I had done this gig once before, over the river at St Paul’s Chapel in lower Manhattan. Years later a refuge for rescue workers at Ground Zero, St Paul’s was one of the earliest churches in New York. I woke up in the sanctuary proper, which is painted rose and that lovely Colonial blue-green, sun streaming through tall windows of rippled antique glass, the sounds of Wall Street traffic in the background, and a charming yellow striped cat named Sur (short for Sursum Corda) purring loudly on my chest. One of the loveliest moments of my life, brought to me by the ten homeless men in the next room.
But that was reminiscence. Back in Brooklyn, as I was setting out soup bowls and napkins, I became aware that Alex was engaged in an increasingly heated argument with one of the ten homeless men who were our guests for the evening. A man with a good heart, Alex tended to be a bit difficult and his interactions were sometimes confrontational, especially when the subject was religion, which Alex experience either as liturgy or his own personal variety of the charismatic. He was getting argumentative, and the homeless man was getting agitated.
Distraction. That was what we needed. I shooed Alex off to ladle soup into bowls, and steered the homeless man over to a table, with some difficulty disengaging him from telling Alex what he thought of his excessive, overwrought, ornate, queen-like variant of religion. “What’s your name?” I temporized. His face turned back to me, and I had a chance to look at the man.
A tall, thin man of stunning black complexion, Tyrone was dressed head to toe in a white canvas jumpsuit, which was unaccountably spotless. The man lived on the New York City streets, and he was wearing a spotless white jumpsuiit. I swear, you can’t make this stuff up.
“What were you talking to Alex about?” Whatever possessed me to go back to this obviously difficult topic? But it was not a problem to Tyrone.
“I was telling him about Jesus.”
“Okay. How about if you talk to me for awhile. What do you believe about Jesus?”
Tyrone looked at me as if I were simultaneously the scum of the earth and the most pitieable creature he had ever encountered. He pulled himself up to an even greater height, looked down his nose in his most compassionate way, and intoned, “It’s not what I believe. It’s what he is.”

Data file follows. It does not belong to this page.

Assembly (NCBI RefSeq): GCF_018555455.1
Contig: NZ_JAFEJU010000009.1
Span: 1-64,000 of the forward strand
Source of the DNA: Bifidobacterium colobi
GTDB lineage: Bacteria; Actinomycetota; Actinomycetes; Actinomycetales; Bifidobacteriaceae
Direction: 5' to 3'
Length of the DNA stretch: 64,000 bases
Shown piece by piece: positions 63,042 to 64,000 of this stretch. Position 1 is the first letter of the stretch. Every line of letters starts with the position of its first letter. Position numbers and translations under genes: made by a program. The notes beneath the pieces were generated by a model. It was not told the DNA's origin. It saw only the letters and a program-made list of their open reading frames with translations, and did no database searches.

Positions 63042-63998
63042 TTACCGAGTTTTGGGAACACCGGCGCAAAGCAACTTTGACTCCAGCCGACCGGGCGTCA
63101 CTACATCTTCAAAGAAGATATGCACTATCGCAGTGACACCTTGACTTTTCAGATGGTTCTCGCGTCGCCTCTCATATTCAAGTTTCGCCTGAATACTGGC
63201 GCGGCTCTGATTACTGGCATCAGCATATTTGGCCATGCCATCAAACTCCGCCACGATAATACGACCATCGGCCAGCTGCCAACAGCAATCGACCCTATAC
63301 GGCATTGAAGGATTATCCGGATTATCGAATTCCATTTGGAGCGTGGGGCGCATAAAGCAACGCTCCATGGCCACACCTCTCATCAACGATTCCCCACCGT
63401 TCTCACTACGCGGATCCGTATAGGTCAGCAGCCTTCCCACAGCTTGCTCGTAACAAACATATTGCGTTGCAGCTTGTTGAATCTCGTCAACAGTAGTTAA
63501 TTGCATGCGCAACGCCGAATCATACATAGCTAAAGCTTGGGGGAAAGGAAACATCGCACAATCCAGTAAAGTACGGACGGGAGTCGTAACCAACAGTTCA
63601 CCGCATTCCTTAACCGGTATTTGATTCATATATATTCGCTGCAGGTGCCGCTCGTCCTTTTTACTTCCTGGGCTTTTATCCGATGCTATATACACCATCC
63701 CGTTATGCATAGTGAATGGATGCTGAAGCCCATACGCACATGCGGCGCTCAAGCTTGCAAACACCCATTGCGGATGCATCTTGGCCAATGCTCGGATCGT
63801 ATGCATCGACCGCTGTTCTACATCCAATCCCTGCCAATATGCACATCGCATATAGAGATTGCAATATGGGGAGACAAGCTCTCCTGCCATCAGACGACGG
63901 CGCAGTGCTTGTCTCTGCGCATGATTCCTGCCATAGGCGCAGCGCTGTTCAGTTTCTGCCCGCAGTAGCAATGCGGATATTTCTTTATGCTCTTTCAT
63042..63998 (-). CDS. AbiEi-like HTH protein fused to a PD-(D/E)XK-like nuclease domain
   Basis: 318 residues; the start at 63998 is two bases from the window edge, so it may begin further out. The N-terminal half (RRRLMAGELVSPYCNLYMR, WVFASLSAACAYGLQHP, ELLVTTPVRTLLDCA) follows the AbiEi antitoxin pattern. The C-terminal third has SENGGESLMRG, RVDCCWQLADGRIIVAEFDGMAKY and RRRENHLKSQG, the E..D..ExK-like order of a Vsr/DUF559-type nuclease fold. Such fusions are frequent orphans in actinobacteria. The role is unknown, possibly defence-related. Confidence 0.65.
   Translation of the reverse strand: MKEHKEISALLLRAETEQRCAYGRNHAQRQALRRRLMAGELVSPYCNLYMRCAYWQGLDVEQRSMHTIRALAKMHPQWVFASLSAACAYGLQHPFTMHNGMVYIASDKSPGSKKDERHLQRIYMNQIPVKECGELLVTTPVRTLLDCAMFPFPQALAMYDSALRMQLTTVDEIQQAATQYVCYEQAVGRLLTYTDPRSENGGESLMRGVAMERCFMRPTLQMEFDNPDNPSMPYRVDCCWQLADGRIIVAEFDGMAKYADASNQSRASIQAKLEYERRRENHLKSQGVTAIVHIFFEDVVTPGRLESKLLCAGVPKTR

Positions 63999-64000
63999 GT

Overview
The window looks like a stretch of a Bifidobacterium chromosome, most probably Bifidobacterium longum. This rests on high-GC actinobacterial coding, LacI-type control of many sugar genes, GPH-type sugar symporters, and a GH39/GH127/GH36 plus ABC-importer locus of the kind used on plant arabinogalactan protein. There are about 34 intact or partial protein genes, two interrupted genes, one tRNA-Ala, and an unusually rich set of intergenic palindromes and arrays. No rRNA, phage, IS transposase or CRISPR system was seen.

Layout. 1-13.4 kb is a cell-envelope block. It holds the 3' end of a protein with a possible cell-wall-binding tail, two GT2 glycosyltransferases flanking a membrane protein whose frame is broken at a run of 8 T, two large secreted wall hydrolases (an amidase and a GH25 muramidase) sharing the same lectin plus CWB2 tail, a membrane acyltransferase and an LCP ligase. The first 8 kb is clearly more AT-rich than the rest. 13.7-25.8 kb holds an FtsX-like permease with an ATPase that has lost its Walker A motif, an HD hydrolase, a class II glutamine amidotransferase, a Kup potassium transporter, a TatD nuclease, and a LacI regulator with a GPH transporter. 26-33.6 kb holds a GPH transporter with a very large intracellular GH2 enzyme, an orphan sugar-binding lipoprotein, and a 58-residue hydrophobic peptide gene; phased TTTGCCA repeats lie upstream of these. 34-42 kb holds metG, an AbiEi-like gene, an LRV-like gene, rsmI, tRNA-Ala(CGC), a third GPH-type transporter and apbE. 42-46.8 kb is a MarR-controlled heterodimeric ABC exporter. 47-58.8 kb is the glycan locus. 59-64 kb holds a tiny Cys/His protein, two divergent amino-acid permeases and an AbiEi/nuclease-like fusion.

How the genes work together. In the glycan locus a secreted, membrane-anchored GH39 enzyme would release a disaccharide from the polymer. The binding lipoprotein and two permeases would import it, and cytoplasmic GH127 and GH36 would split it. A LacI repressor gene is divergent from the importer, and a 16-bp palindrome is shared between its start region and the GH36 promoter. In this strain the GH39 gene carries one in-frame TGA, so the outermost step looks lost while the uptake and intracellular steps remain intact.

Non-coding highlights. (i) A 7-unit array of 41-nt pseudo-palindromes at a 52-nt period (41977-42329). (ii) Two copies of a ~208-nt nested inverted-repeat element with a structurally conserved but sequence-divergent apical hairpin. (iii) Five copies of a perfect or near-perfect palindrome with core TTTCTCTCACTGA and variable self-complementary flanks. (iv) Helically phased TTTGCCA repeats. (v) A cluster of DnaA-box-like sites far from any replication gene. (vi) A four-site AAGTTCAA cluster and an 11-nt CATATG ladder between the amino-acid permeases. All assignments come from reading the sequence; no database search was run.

Dear reader, it was as if all the cylinders in the locks to my heart, mind and soul lined up and the doors fell open. I apologized immediately, “Of course, you are right. Please tell me more.” And he did.
Tyrone had a tiny paperback book that contained all his favorite prayers. It was his most prized personal possession, but he offered to lend it to me because he felt I needed it more. Here I was a successful banker with a good apartment, a string of academic degrees and loving friends and family. And I was being—quite rightly—pitied by a man living on the street. I got it.
I did borrow his book. How could I refuse such a gift of the heart? I photocopied it and returned it to Tyrone two days later, with my sincere thanks. I have been fortunate that my faith has been unshaken since that day. People tell me that it is not necessarily true that faith is like a revolving door that goes only forward, but that has been my happy experience.
Faith in what? I’m not sure I can even explain, living as I do in worlds imaginary and metaphorical. But I do believe in hope and light. I do believe that the rushing winds of the Holy Spirit kiss the corners of our mundane physical spaces. I do believe in tangible, physical links from each sphere to the others, like the actual and concrete visit of God to our grubby and glorious world and like the dominion of a tiny baby over us all.
‘Tis the season.